Thrips-vectored Tomato spotted wilt virus is one of the most devastating pest complexes affecting tomato in the southern United States and elsewhere. Field trials were conducted over 2 years to determine the effects of volatile plant essential oils and kaolin-based particle films on the incidence of tomato spotted wilt and population dynamics of Frankliniella spp. thrips. The essential oils, geraniol (a monoterpene constituent of various plant essential oils), lemongrass (Cymbopogon flexuosus) oil, and tea tree (Melaleuca alternifolii) oil, were compared with a standard insecticide treatment and an untreated control. All treatments were applied with and without kaolin, in a 5 × 2 factorial design. Although the treatments did not clearly affect the abundance of vector species, there were treatment differences in the incidence of tomato spotted wilt. When combined with kaolin, the three essential oils reduced tomato spotted wilt incidence by 32 to 51% in 2005 and by 6 to 25% in 2006 compared with the control. In both years, tea tree oil plus kaolin reduced tomato spotted wilt as well as the standard insecticide treatments. Overall, kaolin significantly increased yield by over 26% compared to treatments without kaolin. When applied with kaolin, the three essential oils produced yields similar to the insecticide standard. Therefore, naturally occurring products, such as essential oils and kaolin, could be used successfully to reduce insecticide use on tomatoes.

Integrating Plant Essential Oils and Kaolin for the Sustainable Management of Thrips and Tomato Spotted Wilt on Tomato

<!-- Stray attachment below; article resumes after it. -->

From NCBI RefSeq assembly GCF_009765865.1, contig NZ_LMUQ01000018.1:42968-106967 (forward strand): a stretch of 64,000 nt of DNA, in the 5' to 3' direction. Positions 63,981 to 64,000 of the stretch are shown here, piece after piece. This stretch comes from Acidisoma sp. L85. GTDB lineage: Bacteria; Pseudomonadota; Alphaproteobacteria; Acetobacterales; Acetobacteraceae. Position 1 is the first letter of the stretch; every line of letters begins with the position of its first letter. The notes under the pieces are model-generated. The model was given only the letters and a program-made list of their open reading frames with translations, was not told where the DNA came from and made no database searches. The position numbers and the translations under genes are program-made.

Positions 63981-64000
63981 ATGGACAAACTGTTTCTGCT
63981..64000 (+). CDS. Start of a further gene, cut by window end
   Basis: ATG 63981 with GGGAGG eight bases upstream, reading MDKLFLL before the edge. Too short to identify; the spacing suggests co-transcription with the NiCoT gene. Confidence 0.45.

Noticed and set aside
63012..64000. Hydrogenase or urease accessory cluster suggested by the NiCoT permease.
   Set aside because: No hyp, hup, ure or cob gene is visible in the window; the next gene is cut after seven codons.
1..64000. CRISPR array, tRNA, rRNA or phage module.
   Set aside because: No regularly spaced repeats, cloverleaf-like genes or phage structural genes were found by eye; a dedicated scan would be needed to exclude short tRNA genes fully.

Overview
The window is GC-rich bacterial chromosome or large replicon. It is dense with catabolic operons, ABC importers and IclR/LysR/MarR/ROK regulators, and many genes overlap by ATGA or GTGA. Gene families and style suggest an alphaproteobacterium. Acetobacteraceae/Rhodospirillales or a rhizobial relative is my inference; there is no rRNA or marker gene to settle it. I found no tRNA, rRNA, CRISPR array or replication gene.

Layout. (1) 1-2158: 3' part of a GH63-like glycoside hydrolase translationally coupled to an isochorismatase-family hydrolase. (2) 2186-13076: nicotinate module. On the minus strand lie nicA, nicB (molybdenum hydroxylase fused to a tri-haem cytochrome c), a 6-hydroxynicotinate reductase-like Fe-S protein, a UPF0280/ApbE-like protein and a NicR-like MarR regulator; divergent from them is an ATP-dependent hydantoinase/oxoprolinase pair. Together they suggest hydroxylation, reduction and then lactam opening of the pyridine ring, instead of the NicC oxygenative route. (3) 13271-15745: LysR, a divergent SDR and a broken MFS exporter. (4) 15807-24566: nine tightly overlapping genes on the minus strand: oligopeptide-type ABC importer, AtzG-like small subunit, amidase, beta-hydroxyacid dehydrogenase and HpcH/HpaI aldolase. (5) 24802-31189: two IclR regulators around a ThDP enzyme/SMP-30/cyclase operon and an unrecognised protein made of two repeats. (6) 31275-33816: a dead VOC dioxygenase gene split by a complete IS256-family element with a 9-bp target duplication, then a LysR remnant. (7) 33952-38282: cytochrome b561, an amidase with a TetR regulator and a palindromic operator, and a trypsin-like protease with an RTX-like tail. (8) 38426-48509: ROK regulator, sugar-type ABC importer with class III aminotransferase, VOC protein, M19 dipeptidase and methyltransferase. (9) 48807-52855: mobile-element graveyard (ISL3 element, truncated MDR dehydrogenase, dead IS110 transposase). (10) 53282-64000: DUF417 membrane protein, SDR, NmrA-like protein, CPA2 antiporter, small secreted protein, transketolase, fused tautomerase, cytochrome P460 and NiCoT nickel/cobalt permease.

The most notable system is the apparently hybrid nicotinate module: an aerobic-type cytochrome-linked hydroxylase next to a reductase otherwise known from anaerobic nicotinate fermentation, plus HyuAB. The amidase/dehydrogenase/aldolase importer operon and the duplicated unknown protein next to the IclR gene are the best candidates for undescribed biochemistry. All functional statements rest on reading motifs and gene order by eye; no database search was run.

CRESCENZI, Aniello;
2008

Abstract

Thrips-vectored Tomato spotted wilt virus is one of the most devastating pest complexes affecting tomato in the southern United States and elsewhere. Field trials were conducted over 2 years to determine the effects of volatile plant essential oils and kaolin-based particle films on the incidence of tomato spotted wilt and population dynamics of Frankliniella spp. thrips. The essential oils, geraniol (a monoterpene constituent of various plant essential oils), lemongrass (Cymbopogon flexuosus) oil, and tea tree (Melaleuca alternifolii) oil, were compared with a standard insecticide treatment and an untreated control. All treatments were applied with and without kaolin, in a 5 × 2 factorial design. Although the treatments did not clearly affect the abundance of vector species, there were treatment differences in the incidence of tomato spotted wilt. When combined with kaolin, the three essential oils reduced tomato spotted wilt incidence by 32 to 51% in 2005 and by 6 to 25% in 2006 compared with the control. In both years, tea tree oil plus kaolin reduced tomato spotted wilt as well as the standard insecticide treatments. Overall, kaolin significantly increased yield by over 26% compared to treatments without kaolin. When applied with kaolin, the three essential oils produced yields similar to the insecticide standard. Therefore, naturally occurring products, such as essential oils and kaolin, could be used successfully to reduce insecticide use on tomatoes.
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Utilizza questo identificativo per citare o creare un link a questo documento: http://hdl.handle.net/11563/4067
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